iPhone 12, iPhone 12 Mini, Pro and Pro Max explained

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The iPhone 12, iPhone 12 Mini, iPhone 12 Pro and iPhone 12 Pro Max debuted at Apple’s iPhone 12 launch event Tuesday. The iPhone 12 (from $799, £799, AU$1,349) and 12 Mini (from $699, £699, AU$1,199) stick to last year’s design, with regular, ultrawide and selfie cameras. 

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The bigger photography improvements come with the 12 Pro (from $999, £999, AU$1,699) and 12 Pro Max (from $1,099, £1,099, AU$1,849), which get a larger image sensor and a fourth telephoto camera for more distant subjects, too. The iPhone 12 Pro has the same 2X zoom telephoto reach as earlier iPhones — a 52mm equivalent focal length — but the 12 Pro Max’s extends to 2.5X zoom, or a 65mm equivalent lens.

Cameras are one of the most important features on a new smartphone along with processor

The Technology 202: Apple and Verizon say 5G is here. That’s not exactly true yet.

“5G just got real,” Verizon chief executive Hans Vestberg said onstage, as he touted his company’s plans to double its availability in some cities and roll out to 60 new markets by the end of 2020.

But in reality, 5G remains a work in progress throughout the United States. 

Access to 5G networks is limited to a handful of U.S. cities, and in some instances, it’s currently slower than 4G speeds, my colleague Geoffrey Fowler has found through tests with multiple phones. And my colleagues note that the fastest early deployments have been concentrated in areas most Americans aren’t visiting very much since the pandemic began such as stadiums. 

“It will likely be a few more years before we see what kind of revolution 5G will bring about in the tech world,” Stan Adams, the deputy general counsel at the Center for Democracy and Technology, said in an email. 

The future of 5G hinges on a smart government allocation of a scarce resource – airwaves. 

Washington policymakers broadly agree that 5G is important especially when it comes to the United States maintaining its tech dominance and competing with China, which has aggressively embraced the next generation of wireless networks. But there are competing proposals for how the federal government could most quickly and effectively commercialize the most valuable airwaves.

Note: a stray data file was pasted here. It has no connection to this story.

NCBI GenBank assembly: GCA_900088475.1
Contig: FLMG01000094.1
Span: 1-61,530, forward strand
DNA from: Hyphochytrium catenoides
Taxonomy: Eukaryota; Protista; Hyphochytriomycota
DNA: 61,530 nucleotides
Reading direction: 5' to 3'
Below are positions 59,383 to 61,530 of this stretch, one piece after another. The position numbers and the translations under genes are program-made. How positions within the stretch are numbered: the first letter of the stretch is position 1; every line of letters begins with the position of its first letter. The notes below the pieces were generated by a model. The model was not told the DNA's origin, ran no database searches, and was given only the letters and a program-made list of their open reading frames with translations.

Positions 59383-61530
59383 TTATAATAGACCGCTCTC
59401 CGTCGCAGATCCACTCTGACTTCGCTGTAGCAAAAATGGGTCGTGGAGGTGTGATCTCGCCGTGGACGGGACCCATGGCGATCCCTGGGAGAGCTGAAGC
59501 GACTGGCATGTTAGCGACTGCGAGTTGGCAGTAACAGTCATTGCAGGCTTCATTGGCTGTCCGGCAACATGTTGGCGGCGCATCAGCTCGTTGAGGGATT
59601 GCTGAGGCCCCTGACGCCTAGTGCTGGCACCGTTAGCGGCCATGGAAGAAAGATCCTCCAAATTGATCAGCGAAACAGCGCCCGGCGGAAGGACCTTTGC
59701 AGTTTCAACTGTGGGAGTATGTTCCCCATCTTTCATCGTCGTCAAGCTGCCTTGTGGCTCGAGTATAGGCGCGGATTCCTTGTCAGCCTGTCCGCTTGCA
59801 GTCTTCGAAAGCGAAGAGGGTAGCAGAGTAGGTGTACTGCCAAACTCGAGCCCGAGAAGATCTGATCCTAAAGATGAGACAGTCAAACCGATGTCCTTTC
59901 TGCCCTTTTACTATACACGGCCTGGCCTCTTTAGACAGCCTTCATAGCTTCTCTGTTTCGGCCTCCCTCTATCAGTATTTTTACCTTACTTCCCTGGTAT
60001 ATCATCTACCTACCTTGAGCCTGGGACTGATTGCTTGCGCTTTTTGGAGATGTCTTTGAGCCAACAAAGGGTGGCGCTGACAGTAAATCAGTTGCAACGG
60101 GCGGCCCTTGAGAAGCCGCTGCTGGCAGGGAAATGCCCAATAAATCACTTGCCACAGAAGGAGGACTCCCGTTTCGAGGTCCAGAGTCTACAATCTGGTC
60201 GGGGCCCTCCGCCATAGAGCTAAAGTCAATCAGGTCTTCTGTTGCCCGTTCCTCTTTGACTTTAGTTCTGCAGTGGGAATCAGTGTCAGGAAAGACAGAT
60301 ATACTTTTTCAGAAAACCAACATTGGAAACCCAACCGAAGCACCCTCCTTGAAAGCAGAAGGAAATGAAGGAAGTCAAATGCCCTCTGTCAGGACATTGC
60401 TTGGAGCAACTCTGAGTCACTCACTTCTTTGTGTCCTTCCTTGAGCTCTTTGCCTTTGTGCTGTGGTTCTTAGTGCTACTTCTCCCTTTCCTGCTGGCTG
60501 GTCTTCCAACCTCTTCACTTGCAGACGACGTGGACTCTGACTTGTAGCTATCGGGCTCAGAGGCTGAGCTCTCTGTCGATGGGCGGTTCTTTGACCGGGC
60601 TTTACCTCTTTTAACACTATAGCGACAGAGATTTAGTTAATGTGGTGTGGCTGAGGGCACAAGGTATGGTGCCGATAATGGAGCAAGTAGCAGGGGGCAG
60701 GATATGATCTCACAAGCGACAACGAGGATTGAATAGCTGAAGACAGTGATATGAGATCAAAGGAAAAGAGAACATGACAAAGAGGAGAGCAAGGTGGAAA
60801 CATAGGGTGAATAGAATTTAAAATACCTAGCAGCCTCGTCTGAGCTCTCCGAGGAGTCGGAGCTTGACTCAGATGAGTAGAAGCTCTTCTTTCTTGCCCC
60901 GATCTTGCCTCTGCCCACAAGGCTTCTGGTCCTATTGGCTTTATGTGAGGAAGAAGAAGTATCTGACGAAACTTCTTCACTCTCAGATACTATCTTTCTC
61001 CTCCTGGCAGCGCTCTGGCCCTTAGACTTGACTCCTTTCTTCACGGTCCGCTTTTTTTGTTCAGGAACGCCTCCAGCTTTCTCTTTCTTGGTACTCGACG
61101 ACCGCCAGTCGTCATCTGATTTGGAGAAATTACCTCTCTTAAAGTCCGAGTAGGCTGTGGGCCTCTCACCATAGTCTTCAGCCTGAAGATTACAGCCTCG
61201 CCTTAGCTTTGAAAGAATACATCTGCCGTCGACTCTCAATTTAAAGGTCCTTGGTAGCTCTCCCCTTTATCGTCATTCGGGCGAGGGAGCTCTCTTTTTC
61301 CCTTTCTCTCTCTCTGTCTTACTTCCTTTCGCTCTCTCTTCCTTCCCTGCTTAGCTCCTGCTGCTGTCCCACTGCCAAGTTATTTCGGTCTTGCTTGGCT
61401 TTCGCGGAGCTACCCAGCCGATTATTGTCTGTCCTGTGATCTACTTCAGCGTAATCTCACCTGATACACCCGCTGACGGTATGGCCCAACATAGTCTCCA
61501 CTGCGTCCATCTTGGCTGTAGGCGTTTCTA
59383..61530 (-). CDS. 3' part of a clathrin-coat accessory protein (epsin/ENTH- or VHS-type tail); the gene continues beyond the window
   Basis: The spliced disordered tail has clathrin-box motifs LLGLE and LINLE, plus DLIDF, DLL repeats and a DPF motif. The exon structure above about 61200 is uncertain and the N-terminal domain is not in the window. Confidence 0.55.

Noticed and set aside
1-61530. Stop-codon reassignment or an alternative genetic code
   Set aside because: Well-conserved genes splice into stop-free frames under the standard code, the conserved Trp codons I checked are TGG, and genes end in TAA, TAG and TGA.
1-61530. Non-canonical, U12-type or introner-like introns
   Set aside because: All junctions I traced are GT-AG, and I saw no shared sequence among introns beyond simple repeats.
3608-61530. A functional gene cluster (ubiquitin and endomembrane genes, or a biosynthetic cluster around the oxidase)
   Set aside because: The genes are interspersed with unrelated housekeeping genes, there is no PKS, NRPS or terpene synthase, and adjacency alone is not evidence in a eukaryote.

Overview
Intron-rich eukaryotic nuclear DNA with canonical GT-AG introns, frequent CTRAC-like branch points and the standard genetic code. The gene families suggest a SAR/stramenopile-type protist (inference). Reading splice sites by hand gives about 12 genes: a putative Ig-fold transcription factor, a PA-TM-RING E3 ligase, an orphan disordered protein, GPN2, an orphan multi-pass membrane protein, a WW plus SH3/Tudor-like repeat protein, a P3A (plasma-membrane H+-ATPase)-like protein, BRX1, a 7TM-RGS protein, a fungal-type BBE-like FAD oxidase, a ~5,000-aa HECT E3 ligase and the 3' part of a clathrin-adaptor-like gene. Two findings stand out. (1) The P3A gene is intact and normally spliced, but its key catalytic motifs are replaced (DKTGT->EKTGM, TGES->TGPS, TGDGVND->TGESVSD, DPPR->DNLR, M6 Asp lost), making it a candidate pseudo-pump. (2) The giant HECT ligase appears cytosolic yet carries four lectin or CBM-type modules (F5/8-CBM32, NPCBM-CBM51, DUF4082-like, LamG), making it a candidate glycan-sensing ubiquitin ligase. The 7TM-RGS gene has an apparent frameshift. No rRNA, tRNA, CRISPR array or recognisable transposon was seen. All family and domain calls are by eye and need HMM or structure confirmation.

Many experts say the future of 5G depends carriers having greater access to airwaves known as mid-band spectrum, which is ideal for 5G deployment because it provides both fast speeds and greater coverage. But much of that is controlled by the Pentagon, which currently uses the spectrum for radar and aviation. And the future of those airwaves is in doubt. 

Last week, the Pentagon drafted a request for proposals for a new military cellular network that would lease extra

Apple Pay Landing Page Goes Live on Apple’s Mexico Website, Suggesting Imminent Launch

Apple added an Apple Pay landing page to its regional Mexico website late on Tuesday, indicating the mobile payment system could launch in the country imminently.


Way back in March there were suggestions that Apple Pay could be coming to Mexico, after reports that some iPhone users in the country had been able to add their Banregio cards to the Wallet app, with only the verification process failing.

Cards from banks other than Banregio were not able to be added to the Wallet app on the ‌‌iPhone‌‌, suggesting ‌‌Apple Pay‌‌ in Mexico could be limited to Banregio at launch.

That’s still uncertain, since the ‌Apple Pay‌ page on Apple’s Mexican website offers no launch date and doesn’t list any banks that will integrate with the service. All it says is ‌Apple Pay‌ will be compatible with “credit and debit cards of the most important payment networks, issued by various banks,” which sounds a lot like Visa, MasterCard, and American Express.

When ‌‌Apple Pay‌‌ launches in Mexico, it will be the second country in Latin America to support the payments service. Apple launched ‌‌Apple Pay‌‌ in Brazil in 2018, but has not expanded it to other Latin America countries. ‌‌Apple Pay‌‌ has also been available in the United States and Canada for years.

Apple maintains a complete list of the countries where ‌‌Apple Pay‌‌ is available on its support site, and we have a detailed Apple Pay roundup with everything you need to know about Apple’s payments service.

(Thanks, Luis!)